Tuesday, June 18, 2024

As Donald Trump demands that Mike Johnson help overturn his hush-money conviction, the House speaker might find himself swimming in rocky waters

House Speaker Mike Johnson (left) and Danald Trump (AP)

Donald Trump is turning to House Speaker Mike Johnson for help getting his New York hush-money conviction overturned, according to a report at The New Republic (TNR). What caused Trump's demented brain to think Johnson, or Congress in general, have any control over court decisions, state or federal? It might be a sign of how seriously Trump views his current tight spot. He reportedly dropped several "F-Bombs" on the speaker during a recent conversation. That caused several members of the Republican establishment to consider a number of desperate moves to avoid a rift within the party -- probably with an eye toward placating "The Orange Turd" at all costs.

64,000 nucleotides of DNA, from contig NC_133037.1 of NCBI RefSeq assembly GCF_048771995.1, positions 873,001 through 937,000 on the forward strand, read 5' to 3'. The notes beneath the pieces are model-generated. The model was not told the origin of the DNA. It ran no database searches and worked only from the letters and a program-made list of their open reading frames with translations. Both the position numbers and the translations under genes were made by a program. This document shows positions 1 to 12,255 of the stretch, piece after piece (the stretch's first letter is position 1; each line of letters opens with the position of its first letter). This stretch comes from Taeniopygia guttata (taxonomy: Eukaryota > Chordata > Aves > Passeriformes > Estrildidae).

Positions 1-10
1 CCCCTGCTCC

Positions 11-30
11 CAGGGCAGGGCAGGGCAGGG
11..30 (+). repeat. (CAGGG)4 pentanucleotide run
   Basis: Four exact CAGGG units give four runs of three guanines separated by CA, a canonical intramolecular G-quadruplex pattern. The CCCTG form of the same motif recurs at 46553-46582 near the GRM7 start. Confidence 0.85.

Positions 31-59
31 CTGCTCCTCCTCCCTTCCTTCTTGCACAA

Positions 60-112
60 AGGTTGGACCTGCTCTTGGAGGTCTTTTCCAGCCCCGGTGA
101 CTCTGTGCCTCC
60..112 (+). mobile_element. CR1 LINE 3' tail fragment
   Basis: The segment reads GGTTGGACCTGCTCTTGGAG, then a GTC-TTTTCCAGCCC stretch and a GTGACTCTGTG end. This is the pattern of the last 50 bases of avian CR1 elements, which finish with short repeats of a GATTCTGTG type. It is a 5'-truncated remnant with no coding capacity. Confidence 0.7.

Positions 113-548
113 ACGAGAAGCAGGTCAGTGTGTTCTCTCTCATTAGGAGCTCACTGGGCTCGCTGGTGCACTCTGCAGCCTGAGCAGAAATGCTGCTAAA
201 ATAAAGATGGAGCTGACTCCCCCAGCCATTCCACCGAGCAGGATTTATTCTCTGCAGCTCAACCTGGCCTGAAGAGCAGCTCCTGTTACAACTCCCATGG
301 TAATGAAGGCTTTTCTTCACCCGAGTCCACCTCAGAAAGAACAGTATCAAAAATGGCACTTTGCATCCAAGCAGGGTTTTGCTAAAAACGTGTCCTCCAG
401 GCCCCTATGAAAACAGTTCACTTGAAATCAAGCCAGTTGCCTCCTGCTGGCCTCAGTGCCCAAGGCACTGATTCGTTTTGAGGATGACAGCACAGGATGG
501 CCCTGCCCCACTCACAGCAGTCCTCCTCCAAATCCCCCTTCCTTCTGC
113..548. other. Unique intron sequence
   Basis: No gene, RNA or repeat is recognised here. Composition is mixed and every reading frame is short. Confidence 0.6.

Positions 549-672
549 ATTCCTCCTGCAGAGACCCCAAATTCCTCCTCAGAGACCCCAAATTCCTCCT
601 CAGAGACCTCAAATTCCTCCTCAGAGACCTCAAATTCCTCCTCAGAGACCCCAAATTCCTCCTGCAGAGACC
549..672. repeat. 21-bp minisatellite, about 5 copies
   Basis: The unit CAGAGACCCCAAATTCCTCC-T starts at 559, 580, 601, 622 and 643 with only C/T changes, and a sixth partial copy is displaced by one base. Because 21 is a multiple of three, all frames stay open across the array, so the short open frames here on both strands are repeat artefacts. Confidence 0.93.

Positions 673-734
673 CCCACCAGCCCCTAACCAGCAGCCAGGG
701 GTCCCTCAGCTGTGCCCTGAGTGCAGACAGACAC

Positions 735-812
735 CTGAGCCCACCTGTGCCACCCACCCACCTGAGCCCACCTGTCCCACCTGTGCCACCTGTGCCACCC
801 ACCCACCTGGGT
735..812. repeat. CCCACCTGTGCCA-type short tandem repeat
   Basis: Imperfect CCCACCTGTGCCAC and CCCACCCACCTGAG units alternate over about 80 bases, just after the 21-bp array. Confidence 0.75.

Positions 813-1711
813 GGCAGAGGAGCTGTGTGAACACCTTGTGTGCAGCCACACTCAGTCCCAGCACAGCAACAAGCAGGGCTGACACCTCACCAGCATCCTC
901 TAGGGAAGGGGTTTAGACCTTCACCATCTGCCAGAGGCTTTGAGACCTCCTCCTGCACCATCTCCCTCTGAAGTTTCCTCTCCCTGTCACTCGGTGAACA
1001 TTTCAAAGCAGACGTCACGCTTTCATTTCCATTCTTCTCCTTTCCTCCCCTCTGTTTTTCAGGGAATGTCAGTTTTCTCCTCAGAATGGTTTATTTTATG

How tricky is this situation? TNR's Ellie Quinlan Houghtaling spells it out under the headline "Trump’s F-Bomb Rant to Mike Johnson Sparks Desperate GOP Moves; Trump begged the House speaker to save him after his hush-money conviction. Houghtaling writes:

After a jury found him guilty on 34 felony counts, Donald Trump knew exactly who to call for a solution: House Speaker Mike Johnson.

In a conversation reportedly laced with F-bombs, Trump urged the Louisiana Republican to find  a political solution for his legal comeuppance, Politico reported Thursday.

“We have to overturn this,” Trump told a sympathetic Johnson, according to Politico.